Thursday, January 4, 2024

Rote, He Wrote.

Cancel culture, circa 100 CE.

If you grew up in what we call ancient Rome, say from about the time of Julius Caesar to about the time of Constantine, if you were watching, if you could find a news source, if you could find unbiased history, if you could find that most precious of all gifts--perspective--you might have noticed something.

You might have noticed that very few emperors lasted very long. During that roughly 400-year-period, Rome swung from one emperor to another, one set of beliefs usually to another very different set of beliefs. There was very little political or philosophical continuity.

As Christianity began to take root, the swings got even more dramatic. In 100 CE, there were roughly 7,000 Christians in the vast Roman empire, about 0.001-percent of the population. By 200 CE, that number had grown 30-fold to roughly 200,000 or 0.035-percent of the population. Christianity was the crack-cocaine of the day. Addictive.

Eventually, Christianity became a major player. And as Rome itself suffered the things all giant social organizations suffer--pandemics, hunger, class-strife, bad economies, wars--more and more people would conclude Rome was following the wrong gods and the next emperor would follow different gods and thereby make things better. 

For a couple centuries Rome would shift seismically from pagan emperors to Christian emperors. Of course the above list of societal woes occur regardless of the religious and political orientation of political leadership, so Rome would shift again.

It went like this: 
"Under pagans life sucks. Let's switch to Christians."
"Under Christians life sucks. Let's switch to pagans."
That's how the world works. 
It works that way today.

Now, finally, at last, and wtf, I get to the point.

At 1:11.

I am 66 years old, and an old 66. I was born old and have stayed that way forever and will forever more. I grew up believing that rote memorization was a good, maybe painful, but necessary discipline. There were just things you had to know, had to have at your fingertips.

I can still decline bonus bona bonum and hic haec hoc in under ten seconds as I was trained to do as an eleven-year-old in 7th-grade Latin. (I can decline them in under seven seconds; Connie Jacobs was class champion and came in under five, though she didn't remember doing that when we Facebooked- back in touch after 55 years.)

I still know all the state capitals and most of the world-wide ones. I still know the Great Lakes, city populations, all the US-presidents and their terms of office, much of the Gettysburg address, the Preamble to the Constitution, the highest and lowest points on various continents and in various oceans &c.

All this memory training, though needing to know the capital of Nigeria (Abuja) or the name of William McKinley's first Vice President (Garrett Augustus Hobart) is never needed and can be supplied instantly with the press button, has served me well. 

It's not the obscure information at my fingertips that helps me in business meetings, in writing, in recalling client-conversations, etc. but it is my ability to recall things that were said, past marketing examples that might be relevant, even songs and jokes from days of yore that might be useful in today's current end-times.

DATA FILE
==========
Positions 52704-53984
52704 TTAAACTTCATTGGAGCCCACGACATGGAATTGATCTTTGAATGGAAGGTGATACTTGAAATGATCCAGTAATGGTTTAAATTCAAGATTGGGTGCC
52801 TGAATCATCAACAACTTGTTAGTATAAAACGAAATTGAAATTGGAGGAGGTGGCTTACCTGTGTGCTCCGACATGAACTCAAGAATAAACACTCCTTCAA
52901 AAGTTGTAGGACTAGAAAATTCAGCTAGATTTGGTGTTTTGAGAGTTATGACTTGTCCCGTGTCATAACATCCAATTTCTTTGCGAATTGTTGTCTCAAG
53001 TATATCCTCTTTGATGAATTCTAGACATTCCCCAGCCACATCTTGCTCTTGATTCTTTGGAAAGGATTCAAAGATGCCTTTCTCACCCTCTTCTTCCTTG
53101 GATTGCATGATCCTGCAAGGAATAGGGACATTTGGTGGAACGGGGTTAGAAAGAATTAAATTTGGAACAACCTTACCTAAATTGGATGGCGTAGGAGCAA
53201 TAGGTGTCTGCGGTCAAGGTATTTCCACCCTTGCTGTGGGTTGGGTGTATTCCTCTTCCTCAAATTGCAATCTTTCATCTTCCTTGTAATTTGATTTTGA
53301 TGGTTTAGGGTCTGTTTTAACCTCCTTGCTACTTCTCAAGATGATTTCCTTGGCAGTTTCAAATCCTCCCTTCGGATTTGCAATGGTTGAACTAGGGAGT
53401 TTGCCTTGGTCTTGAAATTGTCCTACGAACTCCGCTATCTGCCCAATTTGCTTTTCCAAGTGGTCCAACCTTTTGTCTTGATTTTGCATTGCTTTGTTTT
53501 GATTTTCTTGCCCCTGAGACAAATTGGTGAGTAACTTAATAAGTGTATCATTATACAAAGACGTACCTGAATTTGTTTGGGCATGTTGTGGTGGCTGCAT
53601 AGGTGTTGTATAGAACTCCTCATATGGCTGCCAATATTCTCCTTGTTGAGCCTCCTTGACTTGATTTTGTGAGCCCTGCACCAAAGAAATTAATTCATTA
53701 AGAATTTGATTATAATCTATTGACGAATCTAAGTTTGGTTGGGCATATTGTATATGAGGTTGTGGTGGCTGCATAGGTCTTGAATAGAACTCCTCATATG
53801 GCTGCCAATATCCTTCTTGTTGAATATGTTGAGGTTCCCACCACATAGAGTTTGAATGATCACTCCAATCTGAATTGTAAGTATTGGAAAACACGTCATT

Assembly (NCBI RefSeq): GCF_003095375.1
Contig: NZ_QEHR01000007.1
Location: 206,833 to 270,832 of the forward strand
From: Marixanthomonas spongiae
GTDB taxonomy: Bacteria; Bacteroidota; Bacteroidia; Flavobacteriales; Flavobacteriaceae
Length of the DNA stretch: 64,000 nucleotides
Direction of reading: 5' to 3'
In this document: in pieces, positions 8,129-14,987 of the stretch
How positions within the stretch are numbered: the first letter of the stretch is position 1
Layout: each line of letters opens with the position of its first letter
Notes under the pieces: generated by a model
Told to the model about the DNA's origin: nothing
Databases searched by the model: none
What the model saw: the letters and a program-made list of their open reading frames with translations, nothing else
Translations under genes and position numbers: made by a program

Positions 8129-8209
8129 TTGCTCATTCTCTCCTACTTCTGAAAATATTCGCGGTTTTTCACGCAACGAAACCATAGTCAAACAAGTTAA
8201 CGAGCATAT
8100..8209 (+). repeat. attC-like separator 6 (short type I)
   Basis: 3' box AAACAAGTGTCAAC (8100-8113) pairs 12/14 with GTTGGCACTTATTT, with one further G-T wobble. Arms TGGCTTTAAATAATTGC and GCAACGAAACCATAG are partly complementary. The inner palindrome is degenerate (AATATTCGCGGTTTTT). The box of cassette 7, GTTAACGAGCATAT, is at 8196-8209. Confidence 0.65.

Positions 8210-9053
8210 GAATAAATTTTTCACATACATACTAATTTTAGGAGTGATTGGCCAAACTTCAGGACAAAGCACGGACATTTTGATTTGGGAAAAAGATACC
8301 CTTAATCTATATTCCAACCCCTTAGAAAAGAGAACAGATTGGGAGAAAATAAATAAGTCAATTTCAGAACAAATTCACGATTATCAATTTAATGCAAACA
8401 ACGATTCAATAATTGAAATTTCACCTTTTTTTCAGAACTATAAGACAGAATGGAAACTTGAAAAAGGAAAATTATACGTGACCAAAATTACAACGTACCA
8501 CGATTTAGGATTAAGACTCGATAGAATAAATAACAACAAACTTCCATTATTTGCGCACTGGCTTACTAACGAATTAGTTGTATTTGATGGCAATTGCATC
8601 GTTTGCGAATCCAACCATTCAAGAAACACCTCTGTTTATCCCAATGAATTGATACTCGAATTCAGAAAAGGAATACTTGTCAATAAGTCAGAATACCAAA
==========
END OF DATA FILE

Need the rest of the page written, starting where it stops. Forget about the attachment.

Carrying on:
It's not the what. It's the how.
It's not what I was taught, it's how my brain was taught.

The point in all this is that it's easy to reject everything that came before. It's easy to throw out experience, age, old-fashioned ways of doing things and even things no one has to be able to do anymore because we don't do those things anymore. But a lot of those "came-befores" were based on an understanding of the underlying physics of the world. How to get a stain out of a white shirt, how to change a tire, how to find a detail (what today we call an insight) that could separate the prosaic from the profound.

My guess is that many of these little things were never screaming at us--they weren't found on 48-sheet billboards. They were picked-up inter-generationally, they were on page 96 of an obscure and excoriated book by Toynbee or they were just found through trial and error and somehow retained. My wife for instance, when she makes matzo balls always adds an ice-cube to the mixture. She tells me they come out softer that way.

As humans we will always do things the old way, then abjure the old way and adopt a new way. We'll do this over-and-over during the course of our lives from the time we're born until the time we no longer have decent healthcare. You will always raise your fourth dog differently than your first, or approach a client in 2024 differently than you did in 1984. 

The trick in trying to grow as a human and to succeed, whatever that means in life, is to be judicious, measured and rough on what you decides needs throwing out. 

We're always, as a species, going to bellow, "The King (or emperor) is dead; long live the King." Or we'll divorce our first wife and choose a second one more like the first one than the first one.

As Dashiell Hammett wrote in the only chapter John Huston left out when he brought "The Maltese Falcon" to the screen:

Or, as maybe Robert Frost said even more succinctly in his 1914 poem, "The Mending Wall," 

Before I built a wall I'd ask to know
What I was walling in or walling out,
And to whom I was like to give offense.

Or as Marcus Aurelius said even more more succinctly, "Same play, different cast."

Sometimes the old ways work.

Remember that.

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